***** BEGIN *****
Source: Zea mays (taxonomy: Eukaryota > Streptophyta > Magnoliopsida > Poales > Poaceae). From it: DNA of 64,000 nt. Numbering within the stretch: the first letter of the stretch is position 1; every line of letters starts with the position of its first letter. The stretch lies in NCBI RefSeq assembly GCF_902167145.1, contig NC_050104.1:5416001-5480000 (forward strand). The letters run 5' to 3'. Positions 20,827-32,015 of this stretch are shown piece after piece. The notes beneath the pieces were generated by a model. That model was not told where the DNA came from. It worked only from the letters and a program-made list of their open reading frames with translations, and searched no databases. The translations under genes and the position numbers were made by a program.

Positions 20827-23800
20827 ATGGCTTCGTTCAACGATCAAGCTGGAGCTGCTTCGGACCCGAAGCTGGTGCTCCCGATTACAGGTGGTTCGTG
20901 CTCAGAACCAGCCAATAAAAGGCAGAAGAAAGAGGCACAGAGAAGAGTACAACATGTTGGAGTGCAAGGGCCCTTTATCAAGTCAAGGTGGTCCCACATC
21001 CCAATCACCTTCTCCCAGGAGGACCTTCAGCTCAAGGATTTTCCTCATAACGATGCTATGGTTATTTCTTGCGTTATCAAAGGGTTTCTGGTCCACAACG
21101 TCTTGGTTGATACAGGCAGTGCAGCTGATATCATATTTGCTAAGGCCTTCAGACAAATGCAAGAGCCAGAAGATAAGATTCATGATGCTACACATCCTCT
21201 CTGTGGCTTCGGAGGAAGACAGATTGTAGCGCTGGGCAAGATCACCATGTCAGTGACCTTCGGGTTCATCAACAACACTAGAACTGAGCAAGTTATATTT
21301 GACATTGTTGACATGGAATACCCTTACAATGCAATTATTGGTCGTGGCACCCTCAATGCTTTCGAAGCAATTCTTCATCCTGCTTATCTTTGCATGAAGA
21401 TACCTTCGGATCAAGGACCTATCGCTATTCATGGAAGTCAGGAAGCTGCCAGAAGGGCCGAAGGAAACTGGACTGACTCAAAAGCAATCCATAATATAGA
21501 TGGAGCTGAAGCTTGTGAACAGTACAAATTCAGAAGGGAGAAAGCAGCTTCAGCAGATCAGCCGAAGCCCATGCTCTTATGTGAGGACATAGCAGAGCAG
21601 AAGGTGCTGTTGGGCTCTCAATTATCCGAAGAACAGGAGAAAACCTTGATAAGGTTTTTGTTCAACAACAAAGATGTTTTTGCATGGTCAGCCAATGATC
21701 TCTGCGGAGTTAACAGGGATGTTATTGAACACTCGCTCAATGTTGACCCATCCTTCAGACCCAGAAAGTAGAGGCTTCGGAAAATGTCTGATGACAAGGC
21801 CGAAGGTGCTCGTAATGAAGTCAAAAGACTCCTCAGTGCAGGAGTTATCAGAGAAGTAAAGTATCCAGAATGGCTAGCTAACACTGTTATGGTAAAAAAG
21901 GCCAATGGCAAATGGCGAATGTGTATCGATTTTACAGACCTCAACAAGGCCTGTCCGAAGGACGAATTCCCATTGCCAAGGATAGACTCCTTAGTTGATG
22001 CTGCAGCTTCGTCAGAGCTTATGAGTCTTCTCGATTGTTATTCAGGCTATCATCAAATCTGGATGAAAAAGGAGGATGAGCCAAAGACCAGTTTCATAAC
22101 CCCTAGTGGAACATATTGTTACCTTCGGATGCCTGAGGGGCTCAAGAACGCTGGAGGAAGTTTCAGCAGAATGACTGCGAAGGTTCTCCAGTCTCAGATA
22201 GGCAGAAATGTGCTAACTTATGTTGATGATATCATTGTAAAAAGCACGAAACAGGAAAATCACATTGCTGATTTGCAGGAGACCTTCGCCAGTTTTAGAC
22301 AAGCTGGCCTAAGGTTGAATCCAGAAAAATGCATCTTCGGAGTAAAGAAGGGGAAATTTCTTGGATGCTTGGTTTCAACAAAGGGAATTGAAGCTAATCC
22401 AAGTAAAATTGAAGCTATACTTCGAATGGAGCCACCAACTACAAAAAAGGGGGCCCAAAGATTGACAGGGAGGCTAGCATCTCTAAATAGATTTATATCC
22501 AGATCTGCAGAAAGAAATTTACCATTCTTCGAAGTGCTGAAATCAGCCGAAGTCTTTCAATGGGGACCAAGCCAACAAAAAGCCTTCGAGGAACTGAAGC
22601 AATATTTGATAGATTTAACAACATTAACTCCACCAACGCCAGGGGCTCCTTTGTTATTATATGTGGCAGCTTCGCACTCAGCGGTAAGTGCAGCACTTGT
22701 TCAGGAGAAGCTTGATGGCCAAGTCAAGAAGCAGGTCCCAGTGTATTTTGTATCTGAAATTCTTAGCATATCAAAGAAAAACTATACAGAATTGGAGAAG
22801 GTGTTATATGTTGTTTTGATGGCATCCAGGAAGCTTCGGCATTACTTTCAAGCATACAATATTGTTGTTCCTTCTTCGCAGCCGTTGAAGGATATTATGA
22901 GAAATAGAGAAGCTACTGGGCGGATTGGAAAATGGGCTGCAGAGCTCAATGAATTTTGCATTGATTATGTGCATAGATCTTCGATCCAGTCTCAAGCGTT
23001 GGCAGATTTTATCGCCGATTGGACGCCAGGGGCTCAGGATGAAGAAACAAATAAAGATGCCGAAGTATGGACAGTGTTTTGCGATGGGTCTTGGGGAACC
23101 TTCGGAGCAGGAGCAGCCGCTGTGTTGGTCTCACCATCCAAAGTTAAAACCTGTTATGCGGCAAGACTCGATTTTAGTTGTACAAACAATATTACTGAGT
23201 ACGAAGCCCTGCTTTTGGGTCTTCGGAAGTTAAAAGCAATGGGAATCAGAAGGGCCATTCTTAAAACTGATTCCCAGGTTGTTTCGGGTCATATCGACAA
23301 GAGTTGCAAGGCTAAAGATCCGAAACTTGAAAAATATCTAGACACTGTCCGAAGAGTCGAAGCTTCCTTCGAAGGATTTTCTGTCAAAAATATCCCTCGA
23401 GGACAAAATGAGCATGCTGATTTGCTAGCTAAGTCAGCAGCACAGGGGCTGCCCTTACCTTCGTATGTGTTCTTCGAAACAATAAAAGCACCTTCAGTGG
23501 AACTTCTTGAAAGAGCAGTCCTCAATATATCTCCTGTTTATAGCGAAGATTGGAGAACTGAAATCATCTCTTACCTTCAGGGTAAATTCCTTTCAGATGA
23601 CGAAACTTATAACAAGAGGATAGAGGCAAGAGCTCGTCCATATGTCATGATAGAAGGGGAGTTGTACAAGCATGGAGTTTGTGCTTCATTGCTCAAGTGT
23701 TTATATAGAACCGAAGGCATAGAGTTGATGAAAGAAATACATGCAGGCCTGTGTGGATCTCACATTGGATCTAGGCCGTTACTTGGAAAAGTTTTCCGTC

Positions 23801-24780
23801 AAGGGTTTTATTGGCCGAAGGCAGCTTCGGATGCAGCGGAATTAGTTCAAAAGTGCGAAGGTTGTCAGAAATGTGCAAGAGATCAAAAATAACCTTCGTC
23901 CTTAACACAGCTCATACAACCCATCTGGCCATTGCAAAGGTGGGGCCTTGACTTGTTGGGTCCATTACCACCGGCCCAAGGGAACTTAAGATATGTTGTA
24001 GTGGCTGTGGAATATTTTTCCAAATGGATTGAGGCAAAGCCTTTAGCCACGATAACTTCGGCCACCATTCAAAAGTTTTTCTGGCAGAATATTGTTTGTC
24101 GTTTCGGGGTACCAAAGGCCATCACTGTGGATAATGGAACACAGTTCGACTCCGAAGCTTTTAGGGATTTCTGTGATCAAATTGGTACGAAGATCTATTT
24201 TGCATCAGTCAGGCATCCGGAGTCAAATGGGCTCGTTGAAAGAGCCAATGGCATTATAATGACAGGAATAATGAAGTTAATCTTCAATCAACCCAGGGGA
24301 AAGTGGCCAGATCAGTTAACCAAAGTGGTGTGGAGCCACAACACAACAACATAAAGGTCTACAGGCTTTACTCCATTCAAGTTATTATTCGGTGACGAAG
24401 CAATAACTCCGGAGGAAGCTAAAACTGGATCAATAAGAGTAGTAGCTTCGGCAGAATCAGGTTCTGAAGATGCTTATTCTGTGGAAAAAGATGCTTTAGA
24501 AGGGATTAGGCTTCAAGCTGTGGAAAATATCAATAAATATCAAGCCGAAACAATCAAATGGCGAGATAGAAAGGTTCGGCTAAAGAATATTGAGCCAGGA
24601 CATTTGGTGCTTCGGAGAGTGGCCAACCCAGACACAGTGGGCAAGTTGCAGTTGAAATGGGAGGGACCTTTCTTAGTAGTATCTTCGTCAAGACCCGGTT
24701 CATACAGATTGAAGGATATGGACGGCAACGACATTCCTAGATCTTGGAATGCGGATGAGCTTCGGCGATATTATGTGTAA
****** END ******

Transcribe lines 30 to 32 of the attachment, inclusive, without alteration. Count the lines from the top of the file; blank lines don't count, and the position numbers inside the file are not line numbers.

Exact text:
23501 AACTTCTTGAAAGAGCAGTCCTCAATATATCTCCTGTTTATAGCGAAGATTGGAGAACTGAAATCATCTCTTACCTTCAGGGTAAATTCCTTTCAGATGA
23601 CGAAACTTATAACAAGAGGATAGAGGCAAGAGCTCGTCCATATGTCATGATAGAAGGGGAGTTGTACAAGCATGGAGTTTGTGCTTCATTGCTCAAGTGT
23701 TTATATAGAACCGAAGGCATAGAGTTGATGAAAGAAATACATGCAGGCCTGTGTGGATCTCACATTGGATCTAGGCCGTTACTTGGAAAAGTTTTCCGTC